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by Aman Singh Das | May 04, 2010


I was at an event organized by the Better Business Bureau of Metropolitan New York (BBB) today, where the topic of discussion was socially responsible strategies for engaging consumers and building your business. There were several great speakers, with CEO of Ernst & Young, James Turley giving the keynote address, who all brought unique industry perspective to the discussion on hand regarding corporate responsibility, brand management, sustainability and adding social value to your company.

Hotly discussed were issues like social media, and how the latest gaffes by BP, Goldman Sachs, and Nestle could have been managed better if corporate responsibility had been part of the respective companies' strategies. In his address, Mr. Turley discussed CSR in the background of the recent economic downturn as well as questions of ethical trust arising from the Goldman Sachs debacle. Key highlights from his speech:

On the difference between European and North American economies: "I heard a lot of talk at the World Economic Forum in Davos recently about the global growth market having failed. There is a huge difference in the worldviews of American and European businesses."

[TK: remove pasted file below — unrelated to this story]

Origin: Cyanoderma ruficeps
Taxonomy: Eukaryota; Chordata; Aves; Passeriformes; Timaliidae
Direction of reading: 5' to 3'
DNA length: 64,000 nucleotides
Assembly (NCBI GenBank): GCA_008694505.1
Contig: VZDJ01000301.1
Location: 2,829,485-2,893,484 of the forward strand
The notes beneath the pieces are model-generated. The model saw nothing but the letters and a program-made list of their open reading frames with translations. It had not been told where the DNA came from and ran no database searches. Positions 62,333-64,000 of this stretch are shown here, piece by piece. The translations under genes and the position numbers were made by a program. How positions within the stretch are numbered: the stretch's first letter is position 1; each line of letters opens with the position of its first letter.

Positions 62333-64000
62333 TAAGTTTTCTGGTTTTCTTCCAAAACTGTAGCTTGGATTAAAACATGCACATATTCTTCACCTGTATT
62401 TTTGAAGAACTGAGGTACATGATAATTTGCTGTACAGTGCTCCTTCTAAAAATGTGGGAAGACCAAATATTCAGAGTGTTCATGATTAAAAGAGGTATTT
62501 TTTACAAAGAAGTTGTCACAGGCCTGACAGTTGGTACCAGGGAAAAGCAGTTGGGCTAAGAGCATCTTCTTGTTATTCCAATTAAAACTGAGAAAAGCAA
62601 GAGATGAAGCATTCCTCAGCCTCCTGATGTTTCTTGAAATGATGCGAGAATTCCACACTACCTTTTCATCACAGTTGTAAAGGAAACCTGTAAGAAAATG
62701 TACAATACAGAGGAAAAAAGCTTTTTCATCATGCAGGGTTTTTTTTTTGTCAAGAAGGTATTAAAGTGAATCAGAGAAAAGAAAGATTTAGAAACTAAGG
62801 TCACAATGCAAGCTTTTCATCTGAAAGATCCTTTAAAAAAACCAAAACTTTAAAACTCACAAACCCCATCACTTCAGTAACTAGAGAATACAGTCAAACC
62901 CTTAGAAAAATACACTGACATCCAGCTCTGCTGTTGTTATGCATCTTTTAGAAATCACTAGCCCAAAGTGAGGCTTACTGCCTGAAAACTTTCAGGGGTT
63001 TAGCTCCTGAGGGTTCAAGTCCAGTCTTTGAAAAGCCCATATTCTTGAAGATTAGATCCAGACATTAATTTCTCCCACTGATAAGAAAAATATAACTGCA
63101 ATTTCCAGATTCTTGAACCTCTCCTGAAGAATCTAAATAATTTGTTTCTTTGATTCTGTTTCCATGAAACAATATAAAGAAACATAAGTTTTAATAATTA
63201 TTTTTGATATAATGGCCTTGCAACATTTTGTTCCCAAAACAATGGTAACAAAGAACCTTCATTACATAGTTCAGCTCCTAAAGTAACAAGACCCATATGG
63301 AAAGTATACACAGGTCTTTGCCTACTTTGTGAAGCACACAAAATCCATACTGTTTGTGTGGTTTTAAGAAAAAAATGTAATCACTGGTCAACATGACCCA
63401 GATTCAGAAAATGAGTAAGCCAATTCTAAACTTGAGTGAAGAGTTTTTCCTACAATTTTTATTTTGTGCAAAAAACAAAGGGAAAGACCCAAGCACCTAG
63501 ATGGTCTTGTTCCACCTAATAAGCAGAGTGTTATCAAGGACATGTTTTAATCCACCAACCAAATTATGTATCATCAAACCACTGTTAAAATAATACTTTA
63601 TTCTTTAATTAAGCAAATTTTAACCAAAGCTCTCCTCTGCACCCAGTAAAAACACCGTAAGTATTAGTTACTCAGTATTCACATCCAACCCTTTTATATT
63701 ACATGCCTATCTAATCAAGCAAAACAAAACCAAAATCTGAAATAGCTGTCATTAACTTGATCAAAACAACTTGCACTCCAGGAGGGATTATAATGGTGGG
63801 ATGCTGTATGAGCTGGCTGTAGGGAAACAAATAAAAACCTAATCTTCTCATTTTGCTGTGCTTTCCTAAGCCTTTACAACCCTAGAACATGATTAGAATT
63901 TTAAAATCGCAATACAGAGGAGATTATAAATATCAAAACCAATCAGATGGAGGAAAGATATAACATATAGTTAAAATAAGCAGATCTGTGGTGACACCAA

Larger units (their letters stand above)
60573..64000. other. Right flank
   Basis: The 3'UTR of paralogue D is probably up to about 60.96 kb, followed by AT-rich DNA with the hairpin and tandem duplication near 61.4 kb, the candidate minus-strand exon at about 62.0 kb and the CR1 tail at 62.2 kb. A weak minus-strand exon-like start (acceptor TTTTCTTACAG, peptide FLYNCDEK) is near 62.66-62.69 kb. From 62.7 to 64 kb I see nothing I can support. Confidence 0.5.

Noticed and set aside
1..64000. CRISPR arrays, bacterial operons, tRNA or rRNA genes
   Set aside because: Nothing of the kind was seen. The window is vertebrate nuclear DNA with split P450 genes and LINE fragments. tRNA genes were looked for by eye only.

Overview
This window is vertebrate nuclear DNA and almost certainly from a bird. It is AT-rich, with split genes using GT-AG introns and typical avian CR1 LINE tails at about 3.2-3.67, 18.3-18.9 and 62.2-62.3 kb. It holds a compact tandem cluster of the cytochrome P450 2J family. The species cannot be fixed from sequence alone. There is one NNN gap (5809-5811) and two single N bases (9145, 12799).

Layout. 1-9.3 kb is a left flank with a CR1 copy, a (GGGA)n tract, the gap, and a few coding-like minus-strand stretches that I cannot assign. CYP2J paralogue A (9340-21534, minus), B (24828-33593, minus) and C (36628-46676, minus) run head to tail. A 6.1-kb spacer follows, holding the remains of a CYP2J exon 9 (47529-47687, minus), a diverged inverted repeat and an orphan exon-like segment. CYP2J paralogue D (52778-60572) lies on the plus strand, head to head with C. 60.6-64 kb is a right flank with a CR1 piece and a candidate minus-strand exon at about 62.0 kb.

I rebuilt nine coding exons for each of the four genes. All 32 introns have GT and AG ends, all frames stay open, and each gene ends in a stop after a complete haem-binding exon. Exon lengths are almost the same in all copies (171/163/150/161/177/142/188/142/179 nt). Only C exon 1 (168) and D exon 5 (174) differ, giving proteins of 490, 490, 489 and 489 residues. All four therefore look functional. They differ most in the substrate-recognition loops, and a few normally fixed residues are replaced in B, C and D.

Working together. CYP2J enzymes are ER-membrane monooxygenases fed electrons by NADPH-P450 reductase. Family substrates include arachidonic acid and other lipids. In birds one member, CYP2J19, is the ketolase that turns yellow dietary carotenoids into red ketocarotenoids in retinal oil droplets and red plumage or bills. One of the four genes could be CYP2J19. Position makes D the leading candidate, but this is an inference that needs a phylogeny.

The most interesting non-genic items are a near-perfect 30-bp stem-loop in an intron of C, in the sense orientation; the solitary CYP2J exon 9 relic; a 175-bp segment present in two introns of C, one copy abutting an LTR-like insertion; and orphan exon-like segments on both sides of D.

On the economic and industrial growth in India and China:"I think India might be the tortoise in the Tortoise and the Hare story. Although they are developing much slower than China, they have advantages like a democracy and the demographics that remain favorable to advances, as opposed to China, with its one-child policy."

On the need for CSR: "For me, this is a game-changing time for corporate responsibility and businesses and so this is a very prudent and aggressive investment right now."

On Ernst & Young's CSR initiatives: "Five years ago, we took a look inside and found out that we were scattered, very expensive with our initiatives and were having very low impact."

On a question from the audience regarding how they explain the ROI on CSR to clients: "We don't address it. Most clients get it."

Do they plan on discussing their CR policies and making it a requirement at the time of on-campus recruitment? "Our profession operates on trust. Addressing CR on campus interviews isn't the easiest thing to do."

On CR as a corporate function as opposed to an HR function: "We don’t think of it as a people function but an organizational function."

Tomorrow I will highlight in more detail the many key issues and trends discussed at the conference by Ogilvy CEO Christopher Graves in conversation with New York Times columnist Stuart Elliot; and Edelman's EVP for CSR and Sustainabaility Michael Holland, who shared survey data and conclusive information on how the field of corporate responsibility is becoming an important bottom line consideration for businesses.

Feel free to connect with me by leaving a comment, emailing In Good Company or connecting with me on Twitter @VaultCSR.


Filed Under: CSR